Marshon Sanders' mother wrote in an email to ABC7 news' sister station WLS in Chicago that there were others dressed up as Mormons, priests and Moses without incident.
Angenetta Frison said her son was forced to take his costume off. She said the school did not give her a reason.
The mother said she has taught her son to respect great people that and Jesus Christ is a great figure, adding there was nothing provocative or demeaning about the costume.
Sanders' mother said some teachers found the costume offensive. Her son was readmitted to school after changing, she said.
Sanders' costume included a long, white robe; red sash, head scarf and cross necklace.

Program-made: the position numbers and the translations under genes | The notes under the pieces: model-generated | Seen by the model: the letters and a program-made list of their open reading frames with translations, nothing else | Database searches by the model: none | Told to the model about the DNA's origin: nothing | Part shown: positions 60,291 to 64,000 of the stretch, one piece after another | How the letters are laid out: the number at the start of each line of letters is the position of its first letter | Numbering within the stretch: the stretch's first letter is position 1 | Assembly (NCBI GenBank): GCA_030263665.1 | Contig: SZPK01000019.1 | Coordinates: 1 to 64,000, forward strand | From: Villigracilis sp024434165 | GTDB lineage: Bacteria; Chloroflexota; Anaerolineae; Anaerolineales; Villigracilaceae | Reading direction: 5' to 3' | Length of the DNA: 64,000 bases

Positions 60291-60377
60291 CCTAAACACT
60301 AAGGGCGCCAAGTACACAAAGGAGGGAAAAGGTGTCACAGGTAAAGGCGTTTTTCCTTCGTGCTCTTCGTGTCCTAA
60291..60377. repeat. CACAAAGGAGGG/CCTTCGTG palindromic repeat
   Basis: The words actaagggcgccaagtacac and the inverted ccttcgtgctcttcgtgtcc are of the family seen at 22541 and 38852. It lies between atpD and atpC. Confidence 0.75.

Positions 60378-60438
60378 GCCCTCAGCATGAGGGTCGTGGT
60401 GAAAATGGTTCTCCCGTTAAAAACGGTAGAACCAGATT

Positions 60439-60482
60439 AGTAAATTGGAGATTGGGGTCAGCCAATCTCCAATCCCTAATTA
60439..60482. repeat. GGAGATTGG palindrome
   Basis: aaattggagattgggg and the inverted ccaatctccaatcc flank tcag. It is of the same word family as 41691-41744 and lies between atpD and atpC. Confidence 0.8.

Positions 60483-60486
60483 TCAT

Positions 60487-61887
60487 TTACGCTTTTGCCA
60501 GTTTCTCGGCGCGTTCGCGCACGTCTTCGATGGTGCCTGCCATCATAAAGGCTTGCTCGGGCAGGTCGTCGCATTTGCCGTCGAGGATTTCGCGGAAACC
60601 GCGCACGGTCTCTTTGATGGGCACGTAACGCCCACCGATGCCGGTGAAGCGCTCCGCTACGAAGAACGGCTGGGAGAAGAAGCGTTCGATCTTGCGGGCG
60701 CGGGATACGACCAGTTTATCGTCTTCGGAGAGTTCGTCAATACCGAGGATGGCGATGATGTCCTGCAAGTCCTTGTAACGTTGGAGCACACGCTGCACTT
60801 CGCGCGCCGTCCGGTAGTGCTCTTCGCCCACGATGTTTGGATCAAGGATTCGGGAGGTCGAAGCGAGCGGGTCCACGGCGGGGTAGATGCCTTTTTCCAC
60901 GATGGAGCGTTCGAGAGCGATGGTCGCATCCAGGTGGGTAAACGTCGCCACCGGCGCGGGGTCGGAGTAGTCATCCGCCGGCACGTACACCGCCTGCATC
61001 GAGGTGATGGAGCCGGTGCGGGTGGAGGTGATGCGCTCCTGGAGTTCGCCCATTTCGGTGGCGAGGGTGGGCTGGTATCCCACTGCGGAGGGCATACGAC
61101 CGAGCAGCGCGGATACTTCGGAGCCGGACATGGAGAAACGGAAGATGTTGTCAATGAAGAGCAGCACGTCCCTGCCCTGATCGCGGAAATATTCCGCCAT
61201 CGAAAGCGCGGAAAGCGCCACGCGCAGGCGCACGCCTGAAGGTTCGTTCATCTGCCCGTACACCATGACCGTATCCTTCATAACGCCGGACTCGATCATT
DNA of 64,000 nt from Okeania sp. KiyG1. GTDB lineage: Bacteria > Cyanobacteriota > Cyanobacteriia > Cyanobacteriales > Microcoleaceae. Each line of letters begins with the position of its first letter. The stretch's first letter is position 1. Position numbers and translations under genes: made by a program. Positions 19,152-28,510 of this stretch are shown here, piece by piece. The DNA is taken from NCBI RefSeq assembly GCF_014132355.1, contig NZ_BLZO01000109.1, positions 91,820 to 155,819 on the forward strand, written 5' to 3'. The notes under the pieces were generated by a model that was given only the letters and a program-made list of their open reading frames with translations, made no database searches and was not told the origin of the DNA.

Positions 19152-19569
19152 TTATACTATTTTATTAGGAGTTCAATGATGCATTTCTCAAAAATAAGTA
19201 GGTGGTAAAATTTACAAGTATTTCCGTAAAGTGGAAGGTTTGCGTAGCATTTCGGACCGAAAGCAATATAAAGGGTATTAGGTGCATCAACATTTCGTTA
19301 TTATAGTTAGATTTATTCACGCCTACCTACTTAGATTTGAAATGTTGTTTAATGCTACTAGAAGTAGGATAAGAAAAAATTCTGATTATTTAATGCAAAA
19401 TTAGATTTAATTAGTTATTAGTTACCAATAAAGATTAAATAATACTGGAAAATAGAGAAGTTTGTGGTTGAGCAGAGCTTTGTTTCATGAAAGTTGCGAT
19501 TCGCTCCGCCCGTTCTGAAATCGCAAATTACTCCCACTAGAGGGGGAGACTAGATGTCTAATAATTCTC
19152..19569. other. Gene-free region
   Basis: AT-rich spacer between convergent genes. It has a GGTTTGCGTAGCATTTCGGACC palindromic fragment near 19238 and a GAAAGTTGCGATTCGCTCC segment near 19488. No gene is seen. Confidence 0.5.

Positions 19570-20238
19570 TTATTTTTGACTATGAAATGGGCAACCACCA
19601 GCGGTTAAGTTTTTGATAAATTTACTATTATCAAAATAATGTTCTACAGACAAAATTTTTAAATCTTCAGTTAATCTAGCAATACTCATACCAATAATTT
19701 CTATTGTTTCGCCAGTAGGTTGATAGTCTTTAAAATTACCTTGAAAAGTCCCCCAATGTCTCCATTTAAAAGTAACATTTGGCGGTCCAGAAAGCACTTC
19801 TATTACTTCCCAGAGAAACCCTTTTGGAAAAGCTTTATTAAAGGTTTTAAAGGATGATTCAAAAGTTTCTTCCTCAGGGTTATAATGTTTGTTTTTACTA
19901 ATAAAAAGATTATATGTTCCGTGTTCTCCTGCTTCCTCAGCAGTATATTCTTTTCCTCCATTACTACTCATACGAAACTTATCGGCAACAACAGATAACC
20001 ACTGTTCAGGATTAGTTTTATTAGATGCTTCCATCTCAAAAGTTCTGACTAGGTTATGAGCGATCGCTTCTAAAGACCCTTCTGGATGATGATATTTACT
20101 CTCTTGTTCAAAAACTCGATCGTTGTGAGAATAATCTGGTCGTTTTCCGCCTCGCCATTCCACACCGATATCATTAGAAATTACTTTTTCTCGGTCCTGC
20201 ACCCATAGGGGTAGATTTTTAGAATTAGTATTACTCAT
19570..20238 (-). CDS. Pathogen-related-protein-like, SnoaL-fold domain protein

Frison said she didn't question her son's choice of costume when he left for school.
"I encouraged him to dress as someone inspiring or uplifting," she said.
But school policy states that costumes that "could be offensive or perpetuate a stereotype of someone's culture, gender, sexual orientation, heritage or religion are not permitted."
Melinda Vajdic, school spokeswoman, said the costume could be interpreted as poking fun or perpetuating a "religious stereotype."
"Costumes trivialize," Vajdic said. "I'm sure that wasn't his intent, but we want to maintain a culture of mutual respect."
Frison and her son are members of Jesus Name Apostolic Church in Waukegan. He also attends Willow Creek Community Church in Barrington.
Last Halloween, Sanders dressed as the rap artist formerly known as Snoop Dogg.
"They didn't have a problem with that," Frison said.
The Sun-Times Media Wire contributed to this report.